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Gynoecium with carpel dimorphism in Tricomaria usillo, comparison with other genera of the Carolus clade (Malpighiaceae)

  • Sandra Silvina AliscioniEmail author
  • Marina Gotelli
  • Juan Pablo Torretta
Original Article


We analyzed the gynoecium morphology and anatomy of Tricomaria usillo in young and mature flowers from diverse populations in order to analyze the differentiation of structure and function of the parts of the carpel. We also aimed to find the potential pollinators and associate the morphology of the gynoecium with its role. We compare the characteristics of the gynoecium of T. usillo and discuss the carpel dimorphism with other genera within the Carolus clade in relation with their pollination syndromes. Carpels were processed according to classic techniques for scanning electron microscopy and bright field microscopy. We conducted field observation in different populations of T. usillo and captured the insects that were identified to specific level. The gynoecium of T. usillo shows inter-population and intra-individual variability. Some have three well-developed carpels, while most of them present two posterior carpels with differentiated styles and stigmas and the anterior one with a shorter style with or without stigma. The ovary has three locules with one ovule each. A compitum is formed and all ovules may be fecundated. However, fruits have generally one seed that develops in the anterior locule. Centris brethesi is the potential pollinator. The gynoecium of T. usillo reflects part of the variation in the carpel dimorphism that probably arose in the branch of the Carolus clade, and evolved in diverse ways in the lineages of this group. Tricomaria usillo seems to represent a recent transition towards reaching a stable form of carpel dimorphism and definitive division of labors of the carpels.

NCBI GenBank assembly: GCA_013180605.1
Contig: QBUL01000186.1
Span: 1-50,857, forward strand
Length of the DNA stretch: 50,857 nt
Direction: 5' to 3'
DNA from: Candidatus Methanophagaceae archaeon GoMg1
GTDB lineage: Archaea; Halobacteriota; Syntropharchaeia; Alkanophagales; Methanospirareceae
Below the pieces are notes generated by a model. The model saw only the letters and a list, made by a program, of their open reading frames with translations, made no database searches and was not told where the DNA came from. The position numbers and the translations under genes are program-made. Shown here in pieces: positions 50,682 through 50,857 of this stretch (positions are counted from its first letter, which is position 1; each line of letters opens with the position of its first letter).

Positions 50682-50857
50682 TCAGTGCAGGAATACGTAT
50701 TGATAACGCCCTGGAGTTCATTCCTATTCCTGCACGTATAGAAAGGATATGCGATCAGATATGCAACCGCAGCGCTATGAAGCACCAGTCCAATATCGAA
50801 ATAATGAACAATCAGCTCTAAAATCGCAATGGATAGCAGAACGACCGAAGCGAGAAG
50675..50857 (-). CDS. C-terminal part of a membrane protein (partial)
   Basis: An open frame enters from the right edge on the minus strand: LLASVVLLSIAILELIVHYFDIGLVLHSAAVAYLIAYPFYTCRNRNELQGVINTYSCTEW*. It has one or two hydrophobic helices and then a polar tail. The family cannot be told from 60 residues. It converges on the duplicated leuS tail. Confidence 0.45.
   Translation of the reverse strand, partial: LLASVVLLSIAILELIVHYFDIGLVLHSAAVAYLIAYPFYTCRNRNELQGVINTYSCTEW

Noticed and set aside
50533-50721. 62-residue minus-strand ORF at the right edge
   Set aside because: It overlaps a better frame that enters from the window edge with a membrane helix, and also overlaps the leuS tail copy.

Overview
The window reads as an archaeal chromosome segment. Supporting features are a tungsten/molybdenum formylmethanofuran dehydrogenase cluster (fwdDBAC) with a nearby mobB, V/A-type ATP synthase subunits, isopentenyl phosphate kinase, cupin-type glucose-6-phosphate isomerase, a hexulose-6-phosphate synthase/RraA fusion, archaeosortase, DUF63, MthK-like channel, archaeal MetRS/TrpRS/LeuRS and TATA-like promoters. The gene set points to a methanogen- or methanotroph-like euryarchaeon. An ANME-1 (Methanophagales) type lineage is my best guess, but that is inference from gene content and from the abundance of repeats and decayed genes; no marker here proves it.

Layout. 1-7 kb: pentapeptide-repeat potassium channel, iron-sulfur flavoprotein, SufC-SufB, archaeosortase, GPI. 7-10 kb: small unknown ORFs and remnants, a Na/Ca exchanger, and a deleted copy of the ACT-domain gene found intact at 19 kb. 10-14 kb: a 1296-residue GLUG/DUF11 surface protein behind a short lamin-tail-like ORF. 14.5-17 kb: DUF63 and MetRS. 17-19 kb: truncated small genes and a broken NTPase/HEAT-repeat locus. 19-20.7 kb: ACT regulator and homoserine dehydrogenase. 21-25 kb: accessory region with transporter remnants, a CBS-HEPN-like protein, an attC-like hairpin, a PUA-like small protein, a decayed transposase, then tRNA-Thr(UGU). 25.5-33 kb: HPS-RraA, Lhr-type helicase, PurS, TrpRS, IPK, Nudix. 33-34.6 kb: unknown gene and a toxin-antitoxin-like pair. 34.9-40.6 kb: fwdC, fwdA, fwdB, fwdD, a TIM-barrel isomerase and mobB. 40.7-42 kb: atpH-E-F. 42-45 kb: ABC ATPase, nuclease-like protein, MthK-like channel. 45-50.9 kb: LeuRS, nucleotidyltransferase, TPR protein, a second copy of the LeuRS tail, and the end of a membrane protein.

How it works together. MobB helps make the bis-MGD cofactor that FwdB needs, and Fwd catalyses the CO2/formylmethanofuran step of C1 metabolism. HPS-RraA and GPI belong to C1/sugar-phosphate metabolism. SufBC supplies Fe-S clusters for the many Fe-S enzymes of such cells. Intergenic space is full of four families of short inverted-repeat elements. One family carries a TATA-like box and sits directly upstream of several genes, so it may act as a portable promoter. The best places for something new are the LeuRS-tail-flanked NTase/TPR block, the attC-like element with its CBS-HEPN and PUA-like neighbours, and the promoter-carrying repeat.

Anatomy Compitum Pollination Style Stigma 



We thank G. Zarvlasky for technical assistance; A. Calviño for providing material from La Cantina, Córdoba; R. Saurral for the revision of the English language; and two anonymous reviewers.

Funding information

This work was funded by a research grant from Agencia Nacional de Promoción Científica y Tecnológica, grant number PICT 2013-1867 to S. Aliscioni, Consejo Nacional de Investigaciones Científicas y Técnicas, grant number PIP 11220110100312, and Universidad de Buenos Aires, grant number UBACyT 20020130200203BA to J. P. Torretta. Sandra Aliscioni, Marina Gotelli and Juan Pablo Torretta are affiliated with Consejo Nacional de Investigaciones Científicas y Técnicas, and Universidad de Buenos Aires, Argentina.

Compliance with ethical standards

Conflict of interest

The authors declare that they have no conflict of interest.

Ethical approval

All applicable international, national, and/or institutional guidelines for the care and use of animals were followed. This article does not contain any studies with human participants performed by any of the authors.


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Copyright information

© Springer-Verlag GmbH Austria, part of Springer Nature 2019

Authors and Affiliations

  • Sandra Silvina Aliscioni
    • 1
    • 2
    • 3
    Email author
  • Marina Gotelli
    • 2
    • 3
  • Juan Pablo Torretta
    • 2
    • 3
  1. 1.Instituto de Botánica Darwinion (IBODA)San IsidroArgentina
  2. 2.Facultad de Agronomía, Cátedra de Botánica GeneralUniversidad de Buenos AiresBuenos AiresArgentina
  3. 3.Consejo Nacional de Investigaciones Científicas y TécnicasBuenos AiresArgentina

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